had pointed out that, rather than being the bane of the cane cutters, establishment of a free world market in sugar-based ethanol would provide the only obvious solution to increasing the price of
    sugar and thereby alleviating the economic pressure at the lowest production rung of the industry.
    The 10 cent world sugar price stands as a direct consequence of the U.S. ethanol tariff.

  • Forrest Allen Brown

    just a few clicks down you will find thies
    Fifty Slaves Rescued in Brazil
    Brazil Steps Up Search for Slave Workers

    does not say a thing about who or when they will be going to jail pay a fine ( bribe )

  • V.Martin

    Worried about our success??
    Mr.Jack Sydney: who you think you are to come here and say all this about a official from my country? Too much arrogance. It seems that you are worried about our success. Nobody is forcing those people to work. Now tell us how is the situation about the native australians, I mean the aborigenes that everybody knows what you people are doing to them… You think that everybody here is idiot and doesn’t know anything about it? We should grab you and give you a hiding. And we should say it never happened and see how you feel. Think twice before you open your mouth!!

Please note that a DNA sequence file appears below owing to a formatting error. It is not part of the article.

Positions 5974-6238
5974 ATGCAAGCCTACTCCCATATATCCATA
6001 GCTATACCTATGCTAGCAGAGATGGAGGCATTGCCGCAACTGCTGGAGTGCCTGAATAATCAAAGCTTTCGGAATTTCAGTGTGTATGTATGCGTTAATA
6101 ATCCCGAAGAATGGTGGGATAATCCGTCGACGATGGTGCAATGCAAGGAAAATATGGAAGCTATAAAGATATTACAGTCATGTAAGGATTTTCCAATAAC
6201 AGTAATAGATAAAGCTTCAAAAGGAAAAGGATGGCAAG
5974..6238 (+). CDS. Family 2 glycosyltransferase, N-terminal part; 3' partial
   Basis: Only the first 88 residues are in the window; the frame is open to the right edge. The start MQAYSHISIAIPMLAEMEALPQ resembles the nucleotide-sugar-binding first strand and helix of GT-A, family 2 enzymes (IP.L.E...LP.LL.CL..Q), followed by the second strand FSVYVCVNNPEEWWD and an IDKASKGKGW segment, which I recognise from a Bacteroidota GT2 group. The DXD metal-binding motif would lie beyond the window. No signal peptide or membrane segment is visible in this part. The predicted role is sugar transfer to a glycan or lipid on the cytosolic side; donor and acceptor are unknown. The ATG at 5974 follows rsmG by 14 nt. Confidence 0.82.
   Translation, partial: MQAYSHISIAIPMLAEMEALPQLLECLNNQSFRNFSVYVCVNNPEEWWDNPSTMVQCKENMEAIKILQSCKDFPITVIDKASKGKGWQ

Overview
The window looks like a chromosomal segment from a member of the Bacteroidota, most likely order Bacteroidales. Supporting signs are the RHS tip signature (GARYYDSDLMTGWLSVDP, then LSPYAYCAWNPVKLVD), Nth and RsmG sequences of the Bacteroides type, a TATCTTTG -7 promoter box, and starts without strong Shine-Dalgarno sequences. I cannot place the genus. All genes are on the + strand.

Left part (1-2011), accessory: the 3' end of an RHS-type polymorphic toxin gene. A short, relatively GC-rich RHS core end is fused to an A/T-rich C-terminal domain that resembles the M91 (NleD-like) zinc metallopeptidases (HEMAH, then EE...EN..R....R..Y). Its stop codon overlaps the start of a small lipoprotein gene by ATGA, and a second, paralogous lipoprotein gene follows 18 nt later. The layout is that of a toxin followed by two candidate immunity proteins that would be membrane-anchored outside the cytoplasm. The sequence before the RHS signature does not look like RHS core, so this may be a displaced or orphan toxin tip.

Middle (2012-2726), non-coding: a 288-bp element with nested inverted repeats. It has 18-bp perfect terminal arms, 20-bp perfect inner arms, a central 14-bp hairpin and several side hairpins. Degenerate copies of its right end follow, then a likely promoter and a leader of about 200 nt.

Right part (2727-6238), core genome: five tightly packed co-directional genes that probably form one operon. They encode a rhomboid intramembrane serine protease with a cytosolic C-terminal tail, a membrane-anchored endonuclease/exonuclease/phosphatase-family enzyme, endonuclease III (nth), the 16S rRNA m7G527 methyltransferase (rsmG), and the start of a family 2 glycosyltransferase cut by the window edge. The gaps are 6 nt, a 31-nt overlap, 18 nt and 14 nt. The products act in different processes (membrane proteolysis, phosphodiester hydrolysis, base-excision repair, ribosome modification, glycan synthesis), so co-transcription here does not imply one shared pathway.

• conceicao

    Ethanol was selling at $2.28 per gallon within the last week in the U.S. The last cost of
    production and U.S. delivery estimates that I saw were $1.75 per gallon for U.S.- produced
    corn-based ethanol and $1.15 for Brasilian-produced sugar-based alcohol. Please let me know
    if anyone else has better numbers. The only fuel price that I know of that may be down 50% in the last year is U.S. natural gas. (?)

  • ch.c.

    Fun fun fun !!!!!!
    “They arrive here with nothing. They have the clothes on their bodies and nothing else. They bring their children with malnutrition, their ill mothers-in-law. We try to reduce the problem. But there is no way we can fix it 100%. It is total exploitation.”